Groping in the Dark: Housing Intervention without Data

If a benefactor decides to provide food for members of a household, he or she must perfectly understand the food need of that household, both in quantity and quality. Every intervention that succeeds must be guided by information or data. With data, one can determine the number of people that requires intervention, and the exact kind of intervention most appropriate. This is the backbone of effective public policies. Governments rely on valuable data for planning and execution. Unfortunately this has rarely been the case in Nigeria.

For decades, Nigeria has embarked on housing sector interventions, as a solution to homelessness, but these interventions have failed to produce results partly because of inadequate data. Current housing reality – especially in dense urban areas – suggests that Nigerians live in worse conditions, even if the right data is not available.

As much as one can see so many Nigerians living in slums or in decrepit shelters, one cannot really state the exact number. In Nigeria, numbers are approximated or assumed and thrown about, making it impossible to plan based on data. Some suggest that Nigeria’s housing deficit is 17 million, others believe it is way more than that or less, but none of these are based on credible suggestions.

For example, the issue of lack of data to plan and take decision on matters that will advance the interest of the sector is the reason why the Nigeria Minister of Works and Housing, Babatunde Fashola do not agree with those who say Nigeria has a housing deficit of 20 million. Even he isn’t sure of the exact figure.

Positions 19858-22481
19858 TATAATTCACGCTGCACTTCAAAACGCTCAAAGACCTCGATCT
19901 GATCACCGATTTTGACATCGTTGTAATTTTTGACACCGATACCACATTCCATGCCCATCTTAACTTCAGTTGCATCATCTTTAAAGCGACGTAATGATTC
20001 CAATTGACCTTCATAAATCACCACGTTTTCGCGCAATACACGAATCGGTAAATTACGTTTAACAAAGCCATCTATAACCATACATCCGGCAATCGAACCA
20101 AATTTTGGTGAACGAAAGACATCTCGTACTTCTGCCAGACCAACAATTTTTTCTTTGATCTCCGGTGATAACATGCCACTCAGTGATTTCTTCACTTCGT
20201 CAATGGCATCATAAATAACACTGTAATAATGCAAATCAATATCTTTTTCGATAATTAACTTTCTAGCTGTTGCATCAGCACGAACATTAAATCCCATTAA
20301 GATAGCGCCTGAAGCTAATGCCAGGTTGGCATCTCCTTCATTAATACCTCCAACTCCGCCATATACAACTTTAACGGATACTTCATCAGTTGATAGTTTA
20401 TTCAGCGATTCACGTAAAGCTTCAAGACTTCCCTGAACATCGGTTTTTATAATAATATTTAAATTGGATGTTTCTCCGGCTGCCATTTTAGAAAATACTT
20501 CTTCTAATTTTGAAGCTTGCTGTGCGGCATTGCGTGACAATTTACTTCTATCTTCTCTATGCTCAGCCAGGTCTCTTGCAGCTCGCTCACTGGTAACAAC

In a recent move, the Central Bank of Nigeria (CBN) announced plans to adopt the housing sector as one of the critical sectors the government will focus on after the coronavirus pandemic.

According to the CBN Governor, Godwin Emefiele, real estate development stakeholders that can provide evidence of profiled off takers and with the financial capacity to repay will be given funds when covid-19 ends, to enable mass production of affordable housing for millions of Nigerians in dire need of them.

The governor also pledged to ‘’consider ways to assist the mortgage finance sub-sector as well as build capacity at the state levels for their land administration agencies to process and issue land titles promptly, implement investment friendly foreclosure laws and reduce the cost of land documentation, as this has remained a major inhibiting factor in the provision of affordable housing in the country.’’

This is indeed laudable, and perhaps an answer to incessant calls by housing sector stakeholders like HDAN for government to prioritize housing because of its ability to provide not just homes, but jobs and security.

But there is a critical question that needs to be answered first.

What data is the CBN or the government going to rely on for these interventions? The availability and access to accurate, reliable and timely data is very important in the workings of the real estate sector, estate surveying and valuation either for valuation/appraisal, management or agency purposes.

The CBN itself will soon find out why data is important because one cannot imagine how it will be able to verify the authenticity of off takers that will be provided by real estate developers who are seeking to benefit from its funds.